With no money, no vision and three young children in tow, Johan and Astrid Vos travelled from the Netherlands in 2002, and set their paths on starting a new life in Jeffreys Bay.
Now, 20 years later, the pair have fulfilled their dreams of establishing multiple educational facilities throughout the Kouga region through their foundation, Victory4All, which was established in 2003, in a bid to break the cycle of poverty by providing Christian-based quality education.
Johan said that when they started the foundation, they began working in the local townships of Jeffreys Bay by donating milk and food to crèches, helping to repair damaged homes, and arranging for children to undergo much-needed surgery at private hospitals in Gqeberha.
In 2005, exactly two years after they founded Victory4All, they opened the doors to Noah’s Ark Pre-School, which was the first of many educational facilities established as part of their mission to provide children in the area with quality education.
“When we started our foundation 20 years ago, we saw classes with 50 or more children and we knew that nobody could teach so many children in one class, especially because many of them had severe social issues,” said Johan.
“The one thing for all children to succeed is top quality education and life skills based on God’s values and principles.”
Once Noah’s Ark Pre-School was up and running, the couple went on to establish five foster homes in Jeffreys Bay and three in Humansdorp.
Finally, in 2007 they opened King’s College Primary School in Tokyo Sexwale but, due to the rapid increase in the number of learners at the school, they soon realised that they needed a new, bigger building.
They then applied for a vacant plot through the Kouga Municipality, which would allow them to build the school they envisioned, but unfortunately, they waited eight long years for approval.
Astrid said while they waited, they continued to prepare for the construction of the school building but found that it was difficult to raise the R40 million in funds they needed when they had not yet received the green light to start building.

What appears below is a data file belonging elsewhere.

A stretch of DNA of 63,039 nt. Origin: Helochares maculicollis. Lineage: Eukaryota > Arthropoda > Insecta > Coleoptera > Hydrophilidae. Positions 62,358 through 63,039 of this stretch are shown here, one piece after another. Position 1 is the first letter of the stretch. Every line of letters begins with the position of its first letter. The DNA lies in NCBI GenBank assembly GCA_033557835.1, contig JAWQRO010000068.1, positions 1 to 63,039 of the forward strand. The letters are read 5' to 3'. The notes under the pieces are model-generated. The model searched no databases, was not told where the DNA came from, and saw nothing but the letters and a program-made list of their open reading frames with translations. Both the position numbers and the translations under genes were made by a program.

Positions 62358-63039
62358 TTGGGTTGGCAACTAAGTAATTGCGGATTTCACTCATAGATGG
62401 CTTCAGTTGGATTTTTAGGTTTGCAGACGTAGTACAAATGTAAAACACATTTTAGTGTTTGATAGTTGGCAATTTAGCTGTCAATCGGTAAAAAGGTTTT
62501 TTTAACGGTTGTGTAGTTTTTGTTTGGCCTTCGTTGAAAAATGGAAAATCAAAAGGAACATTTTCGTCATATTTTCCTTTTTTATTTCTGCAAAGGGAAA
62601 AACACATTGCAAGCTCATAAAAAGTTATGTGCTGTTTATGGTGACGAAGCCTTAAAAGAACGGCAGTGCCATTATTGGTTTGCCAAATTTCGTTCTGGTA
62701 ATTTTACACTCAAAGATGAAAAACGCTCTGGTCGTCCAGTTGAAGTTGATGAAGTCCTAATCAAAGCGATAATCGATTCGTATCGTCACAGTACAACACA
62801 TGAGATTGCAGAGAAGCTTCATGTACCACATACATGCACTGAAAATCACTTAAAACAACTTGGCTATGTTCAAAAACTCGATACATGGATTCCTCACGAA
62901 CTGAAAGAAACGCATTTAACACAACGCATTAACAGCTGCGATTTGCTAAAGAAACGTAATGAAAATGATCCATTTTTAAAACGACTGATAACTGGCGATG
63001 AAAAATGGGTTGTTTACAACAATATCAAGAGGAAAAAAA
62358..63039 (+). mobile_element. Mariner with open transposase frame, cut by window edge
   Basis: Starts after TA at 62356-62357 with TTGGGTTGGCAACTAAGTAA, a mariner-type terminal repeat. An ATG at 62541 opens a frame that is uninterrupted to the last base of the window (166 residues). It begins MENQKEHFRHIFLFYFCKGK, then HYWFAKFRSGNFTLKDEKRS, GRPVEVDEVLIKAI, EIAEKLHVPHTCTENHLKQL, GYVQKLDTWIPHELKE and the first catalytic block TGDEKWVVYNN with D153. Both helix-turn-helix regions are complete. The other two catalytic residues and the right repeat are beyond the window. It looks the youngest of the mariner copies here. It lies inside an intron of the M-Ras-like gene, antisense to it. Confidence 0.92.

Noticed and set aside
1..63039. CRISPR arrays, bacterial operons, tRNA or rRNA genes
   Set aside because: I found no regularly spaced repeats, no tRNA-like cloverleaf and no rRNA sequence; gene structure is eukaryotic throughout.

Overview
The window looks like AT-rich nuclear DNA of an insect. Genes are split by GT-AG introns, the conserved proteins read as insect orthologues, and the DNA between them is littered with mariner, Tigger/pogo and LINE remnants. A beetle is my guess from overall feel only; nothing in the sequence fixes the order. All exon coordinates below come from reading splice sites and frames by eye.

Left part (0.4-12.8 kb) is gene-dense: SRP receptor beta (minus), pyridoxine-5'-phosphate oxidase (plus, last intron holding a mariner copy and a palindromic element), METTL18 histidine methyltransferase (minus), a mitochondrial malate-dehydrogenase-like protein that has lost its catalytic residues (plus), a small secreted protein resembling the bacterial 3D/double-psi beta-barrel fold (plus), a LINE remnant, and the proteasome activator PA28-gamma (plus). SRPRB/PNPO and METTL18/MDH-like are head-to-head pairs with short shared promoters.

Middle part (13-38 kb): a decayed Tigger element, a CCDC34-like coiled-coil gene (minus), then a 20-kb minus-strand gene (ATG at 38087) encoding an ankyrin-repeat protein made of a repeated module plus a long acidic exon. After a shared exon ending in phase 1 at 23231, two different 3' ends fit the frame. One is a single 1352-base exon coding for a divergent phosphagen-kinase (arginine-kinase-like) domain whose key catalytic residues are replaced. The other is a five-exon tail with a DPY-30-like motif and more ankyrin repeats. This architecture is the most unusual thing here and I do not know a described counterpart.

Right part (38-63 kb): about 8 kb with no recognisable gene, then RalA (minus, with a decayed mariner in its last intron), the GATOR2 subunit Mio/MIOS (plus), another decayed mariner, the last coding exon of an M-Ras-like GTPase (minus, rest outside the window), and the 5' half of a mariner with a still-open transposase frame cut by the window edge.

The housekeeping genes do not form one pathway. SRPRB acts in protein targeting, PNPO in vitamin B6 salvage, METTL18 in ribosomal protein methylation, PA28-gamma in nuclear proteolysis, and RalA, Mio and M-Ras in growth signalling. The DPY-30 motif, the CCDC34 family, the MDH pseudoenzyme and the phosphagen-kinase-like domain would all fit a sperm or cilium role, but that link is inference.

Fortunately, in 2016, they were finally able to start building their ‘castle’ and officially opened the doors to the school two years later.
“We did not have much success when we first started raising funds for the school, but the Lord is faithful, and He opened the floodgates of heaven. The needed funds came in and we were able to start building,” said Astrid.
While Johan and Astrid were working on the establishment of King’s College, they were hard at work on various other projects to uplift the Kouga community.
In 2008, they began a Rainbow Village Centre in Humansdorp, which branched out to Rainbow School, a school for children with special needs, Rainbow Angels, a centre for severely handicapped children and Rainbow Skills Centre, where children could develop their skills for gardening and art among other skills.
Furthermore, they started a small business with seven children from their Rainbow Village Centre, which has allowed them to make and sell stroopwafels, a unique sweet Dutch waffle.
Despite their numerous projects in the Kouga region, Johan and Astrid have many more great plans in the pipeline with their most recent project being the establishment of King’s College High School.
Johan said they were currently in the process of procuring land to build the high school to further accommodate learners in the rural areas of Kouga.
“Every location we have received by prayer, and we are currently praying for land to establish a new building for our King’s College High School,” said Johan.
Astrid said they were proud of the work they have done thus far for the Kouga community, but they are extremely proud of their team who consist of 90 local staff members and 10 overseas volunteers.
“All of them are very special and they all work very hard. They are all anointed and have a passion for the children at our various educational facilities,” said Astrid.